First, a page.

plain meaning of the text is to see that the rabbinic sages were aware of
the social dimension in determining holy time-indeed, they affirmed thevalue of socially ascribed authority precisely for the process of setting thecalendar.
la) Mishnah Rosh Hashanah 2:8b
We begin in the midst of Mishnah
having previously encountered two sets of
"We saw it in its time," but
witnesses that others rejected but whom
night of the extra day
Rabban Gamliel, the leader familiar to us
seen. Rabban Gamliel accepted their
R. Eliezefs excommuni-
cation, accepted. We meet the ultimate im-
Dosa ben Hyrcanus said:
possibility: two saw the new moon on one
they iesti$ that
night, and it could not be seen the next
birth and then the next day her belly
night. Due to their evidence, the day that
is between her teeth?"
was either the first of the new month or
the last of the previous was made the first,
but on that night it could not be seen. Asis usual in this set of stories. RABBAN AMLIEL
Some commentaries argue that Gamliel was only trying to encouragewitnesses to come forward and that he knew (who would not?) that theywere wrong. But on the other hand, the decision to accept their evidenceis false to empirical reality. Hence two rabbis dissent: first Dosa ben Hyr-canus. He uses a metaphor of the pregnant woman who is still pregnantthe day after having reportedly given birth. R. Joshua also from thestorywith Eliezer, now joins him,
The question herebegins as a simple astronomy question: When is the moon new? But thetext itself moves beyond the question of astronomical events: instead theissue is accepting witnesses, declaring them false, and even approving an-other's words. Indeed, it just this performative set of actions that raisesGamliel's ire.The first act of the story concludes with
Again, a specific prag-
matic act occurs: the patriarch of the
your money on the Day of Atone-
ment according to your reckoning."
ment has abandoned the moon and be-come one solely of authority: Gamlielreauires Toshua to violate the Day of Atonement
Because the Day of Atonement is a solemn fast day, one is al-lowed to carry neither objects nor money-one cannot do any work at all onit. But Joshua's calculation will make the "wrong" day the Day of Atone-ment-hence, to carry on that day will not be a violation of anything-exceot his own calculation. The challenge here is whether Toshua will stickto his own reasons (which are actually Dosa's), or will submit to what heknows is false. It is, moreover, not happenstance that the day in question isthe Day of Atonement, the single Day that atones for sins. This is the same
day that we have been discussing-the day that must be communal in orderto work, in order to help an individual repent. Gamliel is requiring Joshuato loin the community at the cost of his intellectual integrity.
A fourth character opens Act 11,
Akiva went and found himtroubled.
R. Akiva. He goes to make peace between
teach you that all that ~~bb~~
he two factions: a peace ot obedience
lie1 has done is validly done, as it is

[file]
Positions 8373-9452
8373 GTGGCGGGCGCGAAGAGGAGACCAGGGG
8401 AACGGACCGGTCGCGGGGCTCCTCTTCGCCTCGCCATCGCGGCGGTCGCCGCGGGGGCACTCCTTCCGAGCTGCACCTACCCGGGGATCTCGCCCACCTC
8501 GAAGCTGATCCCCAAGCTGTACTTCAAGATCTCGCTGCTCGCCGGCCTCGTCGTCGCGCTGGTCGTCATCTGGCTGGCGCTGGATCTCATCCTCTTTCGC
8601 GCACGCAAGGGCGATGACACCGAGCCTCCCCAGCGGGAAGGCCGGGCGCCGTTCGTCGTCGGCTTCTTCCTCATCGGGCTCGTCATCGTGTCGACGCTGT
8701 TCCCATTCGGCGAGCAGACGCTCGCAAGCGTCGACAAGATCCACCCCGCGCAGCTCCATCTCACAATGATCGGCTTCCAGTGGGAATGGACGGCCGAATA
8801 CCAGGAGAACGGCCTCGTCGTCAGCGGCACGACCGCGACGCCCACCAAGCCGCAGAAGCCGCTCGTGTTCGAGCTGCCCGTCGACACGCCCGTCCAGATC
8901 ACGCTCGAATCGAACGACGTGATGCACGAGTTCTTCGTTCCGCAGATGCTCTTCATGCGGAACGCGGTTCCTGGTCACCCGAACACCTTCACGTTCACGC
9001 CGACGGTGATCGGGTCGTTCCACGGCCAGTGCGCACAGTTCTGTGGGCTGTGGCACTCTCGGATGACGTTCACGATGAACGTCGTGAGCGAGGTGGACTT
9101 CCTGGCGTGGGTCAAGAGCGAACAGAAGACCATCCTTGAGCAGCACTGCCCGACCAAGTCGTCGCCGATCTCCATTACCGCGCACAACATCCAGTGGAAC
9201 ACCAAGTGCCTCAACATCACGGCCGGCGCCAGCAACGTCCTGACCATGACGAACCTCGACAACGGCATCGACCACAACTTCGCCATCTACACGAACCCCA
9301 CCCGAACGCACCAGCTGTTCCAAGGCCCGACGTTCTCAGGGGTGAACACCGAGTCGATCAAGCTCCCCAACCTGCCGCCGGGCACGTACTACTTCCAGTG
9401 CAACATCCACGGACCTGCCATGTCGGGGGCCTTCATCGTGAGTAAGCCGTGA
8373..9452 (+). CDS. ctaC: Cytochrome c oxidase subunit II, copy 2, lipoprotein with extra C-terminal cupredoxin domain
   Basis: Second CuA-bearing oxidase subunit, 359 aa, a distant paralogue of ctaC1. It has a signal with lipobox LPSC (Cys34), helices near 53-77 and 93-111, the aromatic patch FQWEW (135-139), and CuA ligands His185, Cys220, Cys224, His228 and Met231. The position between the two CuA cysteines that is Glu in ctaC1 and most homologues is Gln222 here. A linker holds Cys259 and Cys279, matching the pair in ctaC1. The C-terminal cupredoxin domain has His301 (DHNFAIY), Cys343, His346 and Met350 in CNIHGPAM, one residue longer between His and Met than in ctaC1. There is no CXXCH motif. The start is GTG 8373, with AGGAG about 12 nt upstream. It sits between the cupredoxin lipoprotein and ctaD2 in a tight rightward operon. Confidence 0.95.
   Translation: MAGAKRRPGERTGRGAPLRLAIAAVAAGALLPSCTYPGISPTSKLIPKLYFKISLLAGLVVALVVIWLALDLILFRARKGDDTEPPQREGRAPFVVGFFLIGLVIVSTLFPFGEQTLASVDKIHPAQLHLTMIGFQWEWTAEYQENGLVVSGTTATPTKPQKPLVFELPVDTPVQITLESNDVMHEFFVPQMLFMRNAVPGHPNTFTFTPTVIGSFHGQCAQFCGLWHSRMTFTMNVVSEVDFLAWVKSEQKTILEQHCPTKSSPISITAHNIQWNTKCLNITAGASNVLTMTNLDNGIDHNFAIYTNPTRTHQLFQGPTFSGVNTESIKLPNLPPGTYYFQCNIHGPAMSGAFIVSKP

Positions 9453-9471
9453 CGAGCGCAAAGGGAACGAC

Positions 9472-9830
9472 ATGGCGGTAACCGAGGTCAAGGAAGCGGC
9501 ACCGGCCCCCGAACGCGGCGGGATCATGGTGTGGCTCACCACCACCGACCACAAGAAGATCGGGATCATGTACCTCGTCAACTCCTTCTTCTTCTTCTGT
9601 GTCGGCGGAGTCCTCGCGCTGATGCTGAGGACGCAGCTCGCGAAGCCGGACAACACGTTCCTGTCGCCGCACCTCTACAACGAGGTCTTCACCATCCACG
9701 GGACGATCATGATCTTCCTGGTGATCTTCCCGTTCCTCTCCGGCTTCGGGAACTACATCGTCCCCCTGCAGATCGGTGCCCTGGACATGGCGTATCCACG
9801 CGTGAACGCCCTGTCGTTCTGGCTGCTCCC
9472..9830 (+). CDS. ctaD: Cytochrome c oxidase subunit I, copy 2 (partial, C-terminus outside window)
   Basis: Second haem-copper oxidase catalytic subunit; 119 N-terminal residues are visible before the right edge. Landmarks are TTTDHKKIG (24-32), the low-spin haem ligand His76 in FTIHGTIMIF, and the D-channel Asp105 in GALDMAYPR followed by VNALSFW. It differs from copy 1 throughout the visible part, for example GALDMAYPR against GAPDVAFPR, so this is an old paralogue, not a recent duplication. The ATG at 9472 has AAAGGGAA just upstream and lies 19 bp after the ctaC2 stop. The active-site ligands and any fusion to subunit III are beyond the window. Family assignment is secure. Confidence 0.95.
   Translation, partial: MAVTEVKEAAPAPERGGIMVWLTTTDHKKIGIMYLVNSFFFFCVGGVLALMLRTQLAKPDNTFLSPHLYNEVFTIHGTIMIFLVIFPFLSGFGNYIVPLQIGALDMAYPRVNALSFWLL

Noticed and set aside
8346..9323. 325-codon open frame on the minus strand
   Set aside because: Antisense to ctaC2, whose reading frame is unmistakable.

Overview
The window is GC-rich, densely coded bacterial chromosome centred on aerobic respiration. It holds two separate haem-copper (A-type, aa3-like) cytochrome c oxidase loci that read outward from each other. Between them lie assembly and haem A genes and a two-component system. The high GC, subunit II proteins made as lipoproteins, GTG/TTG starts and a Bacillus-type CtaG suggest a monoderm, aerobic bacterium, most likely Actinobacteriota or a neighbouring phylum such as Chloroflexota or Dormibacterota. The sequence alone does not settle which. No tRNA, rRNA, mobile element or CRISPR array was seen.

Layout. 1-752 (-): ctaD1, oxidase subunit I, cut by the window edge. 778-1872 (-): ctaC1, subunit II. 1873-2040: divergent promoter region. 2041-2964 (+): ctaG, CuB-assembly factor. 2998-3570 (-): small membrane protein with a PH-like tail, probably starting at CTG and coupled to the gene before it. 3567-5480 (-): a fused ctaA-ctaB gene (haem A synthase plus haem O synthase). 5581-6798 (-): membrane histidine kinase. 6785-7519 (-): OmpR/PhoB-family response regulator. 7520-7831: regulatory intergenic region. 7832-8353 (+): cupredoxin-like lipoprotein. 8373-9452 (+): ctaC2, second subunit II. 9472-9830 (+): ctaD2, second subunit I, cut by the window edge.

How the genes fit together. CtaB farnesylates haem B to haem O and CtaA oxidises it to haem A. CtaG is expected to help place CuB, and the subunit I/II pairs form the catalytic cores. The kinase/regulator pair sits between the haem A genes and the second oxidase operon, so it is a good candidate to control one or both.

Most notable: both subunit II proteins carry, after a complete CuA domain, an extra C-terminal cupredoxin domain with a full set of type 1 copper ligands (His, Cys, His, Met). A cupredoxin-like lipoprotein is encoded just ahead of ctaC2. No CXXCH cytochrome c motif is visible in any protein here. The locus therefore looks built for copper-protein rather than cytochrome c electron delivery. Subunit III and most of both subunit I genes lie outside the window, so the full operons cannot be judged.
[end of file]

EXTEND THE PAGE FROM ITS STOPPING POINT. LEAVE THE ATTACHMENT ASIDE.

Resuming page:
without compromising intellectual integ-
said: 'These are the appointed sea-
rity. loshua is
He suffers from
just ;he dilemma we have already seen.
cations, which you shall proclaim'[Lev,
Akiva argues that Gamliel has acted val-
not in their time,
have no other ap-
idly, that Joshua's Day of Atonement,
while accurate astronomically, is not actu-ally the Day of Atonement. Akiva arguesby use of a Biblical verse. The warrant for Gamliel's decree lies beyond polit-ical power in the very legitimation of political power. The evidence of per-ception in the 'real' world is displacedby recourse to a verse.The verse is extremely repetitive. There
2) Leviticus 23:4 These are the a
is the repetition of the
son of God and
Mishnaic text, Akiva does not repeat the
chin heir seasons.
second one, but it is clear that the season isappointed for God. The other repetition is that the word for
shares its root with
A convocation is made by proclamation, orperhaps is itself for the sake of the proclamation. The plain sense of the textis that God is setting up a series of holidays that Moses is to announce to thepeople.But Akiva reads the need to proclaim the seasons as proof that only by
do the days become holidays.
Indeed,Akiva argues that the 'timeliness' of the holidays is not relevant. The holi-days are gppointed by
the Jewish people. Again we can see Levinas'interpretation of
is linked to the authority of the commu-nity to proclaim and to convene (words with the same root in Hebrew). Theconvention is achieved by proclamation, or even, if we dare, they are thesame activity: whenever the community proclaims a holiday, the communityas proclaimer already has convened. already is celebrating. The calendar isthe purpose for convening: to draw the people together is to hallow it. Acommunitv needs a calendar. needs convocations and communal time-toquestion that need is to destroy the community. Gamliel is not the issue, andthe Mishnah records his mistake, precisely in order to illuminate how thecommunity has need of its court.We introduced the issue of the calendar from Levinas' discussions of theindividual's need for social help in repenting and in constituting timethrough the other's forgiveness. We see in this Mishnaic text that the de-termination of the calendar involves a set of speech-acts, and that the